Constitutional Challenges to Vermont’s Proposed Genetically Engineered Food Labeling Law (H.722)
27 Pages Posted: 6 Aug 2012 Last revised: 16 Jul 2014
Date Written: April 7, 2013
In Spring 2012, the Vermont legislature contemplated a bill (H.722) that would "provide that food is misbranded if it is entirely or partially produced with genetic engineering and it is not labeled as genetically engineered." Believing that if Vermont enacted H.722, stakeholders in the biotech and processed food industries would pursue legal action, legislators placed the passage of the bill on hold. Vermont legislators proposed similar bills in 2013. The Connecticut legislature considered a similar bill in 2012 and also tabled it following the threat of lawsuit. On November 6, 2012, the California ballot included a voter initiative that would require labels on genetically engineered food products. In Spring 2013, several state legislators are considering similar bills. This Note describes H.722 (the bill proposed in 2012, not the current proposed bill) and analyzes the potential challenges to it. As written, H.722 is vulnerable to numerous challenges under the "dormant" commerce clause, preemption, and compelled commercial speech. This Note will analyze the chances that a mandatory GE food labeling law will be upheld in the Second Circuit Court of Appeals, giving special attention to issues previously addressed in International Dairy Foods Association v. Amestoy, in which the Second Circuit considered a previous Vermont statute that mandated labels on products containing milk that was produced on farms using rBST, a synthetic growth hormone. The analysis leads to concrete suggestions for states that wish to draft GE food labeling laws that are better insulated from constitutional challenges.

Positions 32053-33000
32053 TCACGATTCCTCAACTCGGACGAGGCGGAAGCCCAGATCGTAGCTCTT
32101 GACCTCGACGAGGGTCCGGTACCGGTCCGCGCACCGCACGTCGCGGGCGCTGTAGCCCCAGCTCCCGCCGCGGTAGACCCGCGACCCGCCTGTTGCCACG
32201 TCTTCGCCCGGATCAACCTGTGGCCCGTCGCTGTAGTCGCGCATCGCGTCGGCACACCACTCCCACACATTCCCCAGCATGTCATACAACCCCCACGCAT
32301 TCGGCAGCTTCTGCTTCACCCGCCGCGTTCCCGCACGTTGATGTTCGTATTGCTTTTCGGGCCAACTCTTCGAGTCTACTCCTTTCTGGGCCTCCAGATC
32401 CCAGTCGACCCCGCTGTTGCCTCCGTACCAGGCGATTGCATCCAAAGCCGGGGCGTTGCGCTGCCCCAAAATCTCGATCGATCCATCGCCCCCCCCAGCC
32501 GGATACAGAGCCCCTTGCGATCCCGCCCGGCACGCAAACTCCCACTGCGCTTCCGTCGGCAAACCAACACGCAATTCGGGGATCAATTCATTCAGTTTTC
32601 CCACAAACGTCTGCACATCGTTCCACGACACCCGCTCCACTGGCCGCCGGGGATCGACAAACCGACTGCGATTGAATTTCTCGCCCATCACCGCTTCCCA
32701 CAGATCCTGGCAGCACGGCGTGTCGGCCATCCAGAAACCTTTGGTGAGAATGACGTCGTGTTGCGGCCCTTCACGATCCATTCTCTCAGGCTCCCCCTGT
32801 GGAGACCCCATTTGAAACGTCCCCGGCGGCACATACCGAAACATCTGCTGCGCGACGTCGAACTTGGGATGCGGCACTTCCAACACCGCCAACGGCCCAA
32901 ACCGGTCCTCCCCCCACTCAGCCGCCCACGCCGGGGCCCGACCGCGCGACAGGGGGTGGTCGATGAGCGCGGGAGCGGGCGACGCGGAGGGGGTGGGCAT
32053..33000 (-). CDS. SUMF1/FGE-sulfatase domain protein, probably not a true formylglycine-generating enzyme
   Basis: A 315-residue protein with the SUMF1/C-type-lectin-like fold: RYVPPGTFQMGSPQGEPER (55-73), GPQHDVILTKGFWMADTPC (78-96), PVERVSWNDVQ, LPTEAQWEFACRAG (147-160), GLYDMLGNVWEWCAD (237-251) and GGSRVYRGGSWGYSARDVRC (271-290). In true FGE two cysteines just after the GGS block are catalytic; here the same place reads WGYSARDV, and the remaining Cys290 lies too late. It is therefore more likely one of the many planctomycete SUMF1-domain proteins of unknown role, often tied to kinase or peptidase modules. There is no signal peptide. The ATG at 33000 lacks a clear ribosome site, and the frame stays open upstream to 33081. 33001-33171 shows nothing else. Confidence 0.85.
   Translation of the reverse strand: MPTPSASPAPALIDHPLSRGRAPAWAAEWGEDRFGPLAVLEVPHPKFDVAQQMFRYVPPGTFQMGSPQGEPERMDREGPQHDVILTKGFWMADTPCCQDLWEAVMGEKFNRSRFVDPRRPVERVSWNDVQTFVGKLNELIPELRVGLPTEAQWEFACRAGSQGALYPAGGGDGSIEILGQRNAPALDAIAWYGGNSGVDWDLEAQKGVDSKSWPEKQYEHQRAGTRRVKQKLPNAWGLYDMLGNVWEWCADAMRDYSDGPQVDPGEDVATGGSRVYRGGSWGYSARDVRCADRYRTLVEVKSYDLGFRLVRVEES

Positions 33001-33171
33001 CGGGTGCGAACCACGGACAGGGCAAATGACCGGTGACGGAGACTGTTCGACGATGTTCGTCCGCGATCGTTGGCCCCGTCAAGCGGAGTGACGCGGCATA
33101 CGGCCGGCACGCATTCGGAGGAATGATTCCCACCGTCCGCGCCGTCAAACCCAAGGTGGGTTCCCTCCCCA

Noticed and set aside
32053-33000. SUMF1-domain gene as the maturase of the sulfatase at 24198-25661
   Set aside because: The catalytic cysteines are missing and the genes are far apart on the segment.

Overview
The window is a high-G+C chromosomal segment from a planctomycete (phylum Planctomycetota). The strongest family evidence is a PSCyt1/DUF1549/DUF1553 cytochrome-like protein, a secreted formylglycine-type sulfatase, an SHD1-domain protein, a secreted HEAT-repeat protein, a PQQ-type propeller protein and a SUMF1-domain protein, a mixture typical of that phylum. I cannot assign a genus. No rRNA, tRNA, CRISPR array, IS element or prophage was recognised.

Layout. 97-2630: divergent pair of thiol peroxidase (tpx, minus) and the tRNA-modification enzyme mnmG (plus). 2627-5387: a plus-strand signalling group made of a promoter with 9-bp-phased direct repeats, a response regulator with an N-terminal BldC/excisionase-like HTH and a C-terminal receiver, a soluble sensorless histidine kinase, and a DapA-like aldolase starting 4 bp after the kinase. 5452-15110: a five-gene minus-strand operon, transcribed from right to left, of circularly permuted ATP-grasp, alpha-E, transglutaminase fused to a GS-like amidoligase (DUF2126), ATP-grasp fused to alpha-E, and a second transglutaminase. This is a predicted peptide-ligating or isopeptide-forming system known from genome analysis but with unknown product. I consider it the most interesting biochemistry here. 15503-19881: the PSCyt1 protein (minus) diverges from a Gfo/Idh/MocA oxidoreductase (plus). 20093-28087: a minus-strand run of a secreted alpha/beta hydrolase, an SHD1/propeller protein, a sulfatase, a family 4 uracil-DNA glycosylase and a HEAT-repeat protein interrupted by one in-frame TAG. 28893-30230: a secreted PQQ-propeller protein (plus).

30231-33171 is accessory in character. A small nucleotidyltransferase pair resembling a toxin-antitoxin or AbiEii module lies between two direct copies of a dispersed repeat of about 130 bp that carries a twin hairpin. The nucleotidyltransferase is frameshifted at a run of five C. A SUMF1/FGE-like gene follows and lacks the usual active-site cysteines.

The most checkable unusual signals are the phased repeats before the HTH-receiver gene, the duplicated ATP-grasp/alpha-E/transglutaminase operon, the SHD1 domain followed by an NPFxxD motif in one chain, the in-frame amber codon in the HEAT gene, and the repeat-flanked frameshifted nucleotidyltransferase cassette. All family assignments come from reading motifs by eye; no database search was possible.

Keywords: food labeling laws, Genetically Engineered food, consumers' right to know
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